Fleeing the increasingly unaffordable housing prices in Portland, Ore., she and her husband moved in December to Eau Claire — a city they first became acquainted with from last year’s Eaux Claires Music and Arts Festival.

“The literary scene here is really incredible,” said de Cleyre, who works from home for a Texas-based nonfiction book publisher.

Shortly after moving here, she started a book club that met at Red’s Mercantile, which quickly outgrew the downtown shop when its membership jumped from 25 to 50 people.

She also made friends with Margaret Leonard and Jill Heinke Moen, two Eau Claire women in their 30s who share her interest in starting a local bookstore and have skills that would come in handy.

De Cleyre has a working knowledge of the publishing world, Leonard studied in literature and marketing, and Heinke Moen has experience handling the finances for a nonprofit organization she founded.

Combined they’ve created Dotters Books, which gets its name from a Scandinavian spelling of “daughters.” But before jumping into opening a brick-and-mortar store, they’re planning other ways of selling books and learning more about the tastes of local readers.

“What we’re really planning to do is focus on events,” de Cleyre said.

Dotters Books will be part of Red’s Back Alley Market, a group of vendors invited to set up shop behind Red’s Mercantile, 224 N. Dewey St., for the day on Thursday, June 15.

“We’re trying to grow slower and more organically. Pop-ups are a great way to do that,” de Cleyre said.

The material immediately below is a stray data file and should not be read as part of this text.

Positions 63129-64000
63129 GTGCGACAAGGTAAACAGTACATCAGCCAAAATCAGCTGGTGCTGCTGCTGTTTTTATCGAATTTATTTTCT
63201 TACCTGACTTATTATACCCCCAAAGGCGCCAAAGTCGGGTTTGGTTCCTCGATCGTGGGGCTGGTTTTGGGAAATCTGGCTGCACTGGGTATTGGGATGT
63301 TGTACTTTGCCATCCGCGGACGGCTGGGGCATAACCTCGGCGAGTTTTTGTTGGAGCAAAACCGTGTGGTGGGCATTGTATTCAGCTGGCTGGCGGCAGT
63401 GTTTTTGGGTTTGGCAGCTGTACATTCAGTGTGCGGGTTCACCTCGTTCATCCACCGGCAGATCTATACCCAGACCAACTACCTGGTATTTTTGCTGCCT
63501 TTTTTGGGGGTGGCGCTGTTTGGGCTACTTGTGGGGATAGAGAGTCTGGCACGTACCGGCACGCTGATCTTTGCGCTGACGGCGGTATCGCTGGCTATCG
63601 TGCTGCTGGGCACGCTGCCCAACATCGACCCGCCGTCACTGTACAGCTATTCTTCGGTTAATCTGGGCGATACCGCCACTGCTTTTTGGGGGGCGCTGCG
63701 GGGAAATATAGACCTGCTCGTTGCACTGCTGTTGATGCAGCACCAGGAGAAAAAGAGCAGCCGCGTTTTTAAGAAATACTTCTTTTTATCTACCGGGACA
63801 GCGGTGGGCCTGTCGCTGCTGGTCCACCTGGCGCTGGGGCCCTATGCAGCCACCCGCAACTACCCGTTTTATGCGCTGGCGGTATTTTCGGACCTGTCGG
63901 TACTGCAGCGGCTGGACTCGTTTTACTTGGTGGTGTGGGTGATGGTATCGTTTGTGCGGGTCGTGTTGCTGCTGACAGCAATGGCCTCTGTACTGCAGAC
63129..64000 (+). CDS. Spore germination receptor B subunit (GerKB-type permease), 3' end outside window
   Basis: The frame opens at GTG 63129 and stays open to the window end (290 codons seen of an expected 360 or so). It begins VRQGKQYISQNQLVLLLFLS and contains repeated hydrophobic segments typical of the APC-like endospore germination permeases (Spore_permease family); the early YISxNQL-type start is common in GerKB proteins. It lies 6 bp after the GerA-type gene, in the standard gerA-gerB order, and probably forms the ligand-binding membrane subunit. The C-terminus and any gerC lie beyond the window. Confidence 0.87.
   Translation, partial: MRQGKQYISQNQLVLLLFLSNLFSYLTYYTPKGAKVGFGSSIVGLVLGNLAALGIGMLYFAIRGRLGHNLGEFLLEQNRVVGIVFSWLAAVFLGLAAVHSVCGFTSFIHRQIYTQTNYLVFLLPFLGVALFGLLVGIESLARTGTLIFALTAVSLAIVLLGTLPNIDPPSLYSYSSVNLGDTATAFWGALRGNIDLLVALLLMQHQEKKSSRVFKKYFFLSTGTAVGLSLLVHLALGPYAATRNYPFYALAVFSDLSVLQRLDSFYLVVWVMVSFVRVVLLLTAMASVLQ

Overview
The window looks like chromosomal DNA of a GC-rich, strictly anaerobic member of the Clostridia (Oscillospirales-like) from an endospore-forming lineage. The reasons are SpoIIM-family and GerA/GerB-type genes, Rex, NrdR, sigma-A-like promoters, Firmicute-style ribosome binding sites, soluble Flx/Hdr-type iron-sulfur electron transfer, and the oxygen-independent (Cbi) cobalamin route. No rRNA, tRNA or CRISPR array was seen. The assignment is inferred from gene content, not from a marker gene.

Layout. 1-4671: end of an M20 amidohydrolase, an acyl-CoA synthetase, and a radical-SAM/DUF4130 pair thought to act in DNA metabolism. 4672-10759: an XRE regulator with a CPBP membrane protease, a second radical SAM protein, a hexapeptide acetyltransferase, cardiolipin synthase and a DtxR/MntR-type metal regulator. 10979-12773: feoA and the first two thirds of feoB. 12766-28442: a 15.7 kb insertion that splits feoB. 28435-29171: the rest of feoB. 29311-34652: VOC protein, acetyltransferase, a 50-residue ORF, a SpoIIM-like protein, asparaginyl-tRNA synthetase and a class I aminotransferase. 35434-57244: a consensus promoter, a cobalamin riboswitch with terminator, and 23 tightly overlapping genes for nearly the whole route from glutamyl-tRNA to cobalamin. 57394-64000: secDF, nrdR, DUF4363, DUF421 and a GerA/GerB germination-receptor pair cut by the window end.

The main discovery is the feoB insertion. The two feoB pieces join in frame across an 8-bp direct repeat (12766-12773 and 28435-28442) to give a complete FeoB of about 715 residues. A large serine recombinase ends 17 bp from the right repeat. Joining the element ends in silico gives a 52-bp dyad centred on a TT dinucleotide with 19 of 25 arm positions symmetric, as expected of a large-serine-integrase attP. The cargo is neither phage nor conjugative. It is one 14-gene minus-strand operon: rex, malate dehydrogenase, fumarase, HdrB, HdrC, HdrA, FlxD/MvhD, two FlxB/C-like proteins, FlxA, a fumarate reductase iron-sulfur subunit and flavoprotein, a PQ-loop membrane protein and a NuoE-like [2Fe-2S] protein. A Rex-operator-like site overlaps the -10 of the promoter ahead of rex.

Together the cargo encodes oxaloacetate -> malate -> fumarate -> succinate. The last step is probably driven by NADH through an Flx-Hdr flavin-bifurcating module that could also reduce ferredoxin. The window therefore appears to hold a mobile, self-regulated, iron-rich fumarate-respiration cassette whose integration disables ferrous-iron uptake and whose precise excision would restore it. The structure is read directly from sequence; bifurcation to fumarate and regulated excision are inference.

She also is eager to start up additional book clubs.

The Dotters trio is working on plans to create a permanent store, but haven’t yet set a date when they’d open one. For now Dotters Books is easiest to find on Instagram — a social media service that allows people to share photos online — or by emailing dottersbooks@gmail.com.

De Cleyre also is getting further enmeshed into the literary community — making connections with the Chippewa Valley Writers Guild, the Chippewa Valley Book Festival and literary programs at UW-Eau Claire. She also is involved in several presentations and mixer events this week as part of Creative Economy Week in Eau Claire.

Reading demand

While Amazon’s influence remains over booksellers, another technological advancement in publishing had less of an impact than bookstores initially dreaded.

The introduction of e-readers — Amazon Kindles, Nooks and tablet computers — struck fear into the traditional book industry when they were introduced years ago.

While they did cut into the market of physical books, both Ager and de Cleyre said those devices’ impact was less than expected and has since tapered off. Ager said they still do seem to be used by voracious readers — people who can devour multiple paperbacks in a week — as evidenced by fewer used copies of newer books that come into her store.

De Cleyre said she’s seen statistics that make her more hopeful about her plans for Dotters Books.

“There’s actually been an uptick in independent bookstores of the last two to three years,” she said.

And even though it’s the competition for smaller bookstores, the fact that Eau Claire still has a major bookstore is a testament to the area’s demand for books.

When it looked like Eau Claire was going to lose its one major bookstore in 2011, another company saw a still profitable market for selling books.

Borders announced the closing of 399 stores — including the one at 4030 Commonwealth Ave. — in July 2011 as the company was going through bankruptcy. But the Eau Claire location was among 14 former Borders stores that Birmingham, Ala.-based Books-A-Million saw potential in, purchased to reopen under its own brand and continues to run today.

Contact: 715-833-9204, andrew.dowd@ecpc.com, @ADowd_LT on Twitter